Pillau Branch, Königsberg District

Roger P. Minert, In Harm’s Way: East German Latter-day Saints in World War II (Provo, UT: Religious Studies Center, Brigham Young University, 2009), 309-10.

The East Prussian town of Pillau was a very small port on the Baltic Sea. With a population of about ten thousand, it was a short ride on the train from Königsberg, eighteen miles to the east. The branch of Latter-day Saints in Pillau was quite small when World War II began.

Pillau Branch[1]1939








Other Adult Males


Adult Females


Male Children


Female Children




The Pillau Branch held its meetings in the Prawitt home at Predigerstrasse 10. With two elders, the branch at least had sufficient priesthood leadership to perform the normal functions of a small Church unit. One of those elders was Branch President Arthur Prawitt.

By early 1943, the meetings of the Pillau Branch had moved to Schmiedestrasse 5. The location was likely that of a family residence, but the records do not give the name of a family or an individual as a host.[2]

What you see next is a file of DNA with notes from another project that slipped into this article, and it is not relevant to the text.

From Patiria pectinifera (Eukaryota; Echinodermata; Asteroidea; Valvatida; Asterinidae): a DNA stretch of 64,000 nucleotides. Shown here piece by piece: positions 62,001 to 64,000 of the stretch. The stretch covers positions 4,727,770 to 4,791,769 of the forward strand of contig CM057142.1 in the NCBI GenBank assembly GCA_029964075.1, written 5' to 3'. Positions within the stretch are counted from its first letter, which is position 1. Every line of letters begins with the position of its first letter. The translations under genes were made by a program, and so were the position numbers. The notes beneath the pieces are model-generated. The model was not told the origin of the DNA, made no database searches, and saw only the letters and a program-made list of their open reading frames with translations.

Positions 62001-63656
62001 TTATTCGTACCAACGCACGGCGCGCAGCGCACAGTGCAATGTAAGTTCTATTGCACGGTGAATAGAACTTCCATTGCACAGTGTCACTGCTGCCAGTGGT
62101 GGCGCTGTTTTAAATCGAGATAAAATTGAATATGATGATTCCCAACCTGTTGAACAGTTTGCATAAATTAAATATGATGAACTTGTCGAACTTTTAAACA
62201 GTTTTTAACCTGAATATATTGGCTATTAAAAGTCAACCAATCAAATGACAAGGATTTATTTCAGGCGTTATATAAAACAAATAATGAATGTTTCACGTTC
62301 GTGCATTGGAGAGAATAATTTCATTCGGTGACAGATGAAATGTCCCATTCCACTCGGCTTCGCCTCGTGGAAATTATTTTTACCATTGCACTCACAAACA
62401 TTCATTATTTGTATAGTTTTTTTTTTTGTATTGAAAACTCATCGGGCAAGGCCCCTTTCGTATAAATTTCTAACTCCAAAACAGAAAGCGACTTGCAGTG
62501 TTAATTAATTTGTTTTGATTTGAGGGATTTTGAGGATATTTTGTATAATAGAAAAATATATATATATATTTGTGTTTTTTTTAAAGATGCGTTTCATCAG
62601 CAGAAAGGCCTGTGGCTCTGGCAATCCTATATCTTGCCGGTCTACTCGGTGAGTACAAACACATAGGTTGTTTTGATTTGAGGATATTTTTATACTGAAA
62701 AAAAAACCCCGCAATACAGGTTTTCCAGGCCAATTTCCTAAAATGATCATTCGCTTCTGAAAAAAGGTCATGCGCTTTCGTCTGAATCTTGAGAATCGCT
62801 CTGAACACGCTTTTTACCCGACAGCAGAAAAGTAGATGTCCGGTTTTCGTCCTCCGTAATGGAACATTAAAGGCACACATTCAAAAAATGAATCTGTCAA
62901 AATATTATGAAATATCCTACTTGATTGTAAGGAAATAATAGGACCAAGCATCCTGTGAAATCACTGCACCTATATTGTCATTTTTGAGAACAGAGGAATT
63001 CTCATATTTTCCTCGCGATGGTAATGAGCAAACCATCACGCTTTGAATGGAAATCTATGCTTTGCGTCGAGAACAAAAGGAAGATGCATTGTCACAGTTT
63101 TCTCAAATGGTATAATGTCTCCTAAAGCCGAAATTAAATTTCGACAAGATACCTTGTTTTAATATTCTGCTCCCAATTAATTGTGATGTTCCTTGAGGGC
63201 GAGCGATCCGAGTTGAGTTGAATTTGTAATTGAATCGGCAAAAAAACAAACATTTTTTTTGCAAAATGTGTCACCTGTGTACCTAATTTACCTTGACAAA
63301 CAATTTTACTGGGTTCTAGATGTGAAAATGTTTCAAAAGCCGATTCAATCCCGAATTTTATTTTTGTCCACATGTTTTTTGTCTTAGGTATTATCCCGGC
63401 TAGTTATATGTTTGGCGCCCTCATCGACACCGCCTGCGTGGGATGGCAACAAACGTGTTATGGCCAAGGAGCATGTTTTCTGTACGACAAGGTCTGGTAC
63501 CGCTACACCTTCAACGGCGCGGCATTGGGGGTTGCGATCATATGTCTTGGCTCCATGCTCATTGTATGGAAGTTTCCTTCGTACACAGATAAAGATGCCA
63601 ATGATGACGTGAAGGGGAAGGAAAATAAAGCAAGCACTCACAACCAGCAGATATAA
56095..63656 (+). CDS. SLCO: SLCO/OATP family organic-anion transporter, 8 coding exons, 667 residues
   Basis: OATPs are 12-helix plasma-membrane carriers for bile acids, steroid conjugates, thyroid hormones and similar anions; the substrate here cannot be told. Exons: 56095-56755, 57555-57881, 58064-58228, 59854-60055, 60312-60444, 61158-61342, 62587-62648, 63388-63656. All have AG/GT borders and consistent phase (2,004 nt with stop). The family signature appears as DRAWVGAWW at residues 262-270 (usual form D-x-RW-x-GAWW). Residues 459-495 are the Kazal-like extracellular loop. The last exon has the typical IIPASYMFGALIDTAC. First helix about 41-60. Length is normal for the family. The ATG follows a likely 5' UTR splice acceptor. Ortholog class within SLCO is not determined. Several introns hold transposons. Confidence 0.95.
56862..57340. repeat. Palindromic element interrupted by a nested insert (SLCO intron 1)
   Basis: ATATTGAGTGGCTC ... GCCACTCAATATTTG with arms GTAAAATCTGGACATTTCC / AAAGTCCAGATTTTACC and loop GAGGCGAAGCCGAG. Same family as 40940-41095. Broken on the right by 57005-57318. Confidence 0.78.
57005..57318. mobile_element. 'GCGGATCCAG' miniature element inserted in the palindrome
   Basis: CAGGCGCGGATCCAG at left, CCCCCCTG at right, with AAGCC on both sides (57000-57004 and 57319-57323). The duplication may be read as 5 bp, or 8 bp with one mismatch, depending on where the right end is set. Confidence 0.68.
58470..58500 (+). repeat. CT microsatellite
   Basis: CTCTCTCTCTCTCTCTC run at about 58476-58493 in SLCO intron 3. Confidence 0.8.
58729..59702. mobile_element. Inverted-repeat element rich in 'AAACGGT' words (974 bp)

Due to a lack of eyewitness testimony nothing more is known about the Pillau Branch during the years 1939–45.

The members of the Pillau Branch most likely suffered the same fate as those in other branches in the Königsberg District—either they fled the advancing Red Army or were expelled from East Prussia when the territory was ceded to Poland after the war. In any case, the Pillau Branch would have ceased to exist by 1946. The name of the town was changed to Baltiysk.

In Memoriam

Only one member of the Pillau Branch did not survive World War II:

Otto Sawatzki b. Schackeln, Ostpreussen, Preussen 4 Jan 1912; son of Julius Sawatzki and Auguste Heinrich; bp. 11 May 1931; ord. teacher; m. Fischhausen, Ostpreussen, Preussen 1 Sep 1934, Gertrud Anna Charlotte Bagdon; 2 children; d. 10 Apr 1945 or MIA Breslau, Schlesien, Preussen 1 Apr 1945 (www.volksbund.de; FHL Microfilm 245257, 1935 Census; AF)


[1] Presiding Bishopric, “Financial, Statistical, and Historical Reports of Wards, Stakes, and Missions, 1884–1955,” CR 4 12, 257.

[2] East German Mission, “Directory of Meeting Places,” (unpublished, 1943); private collection.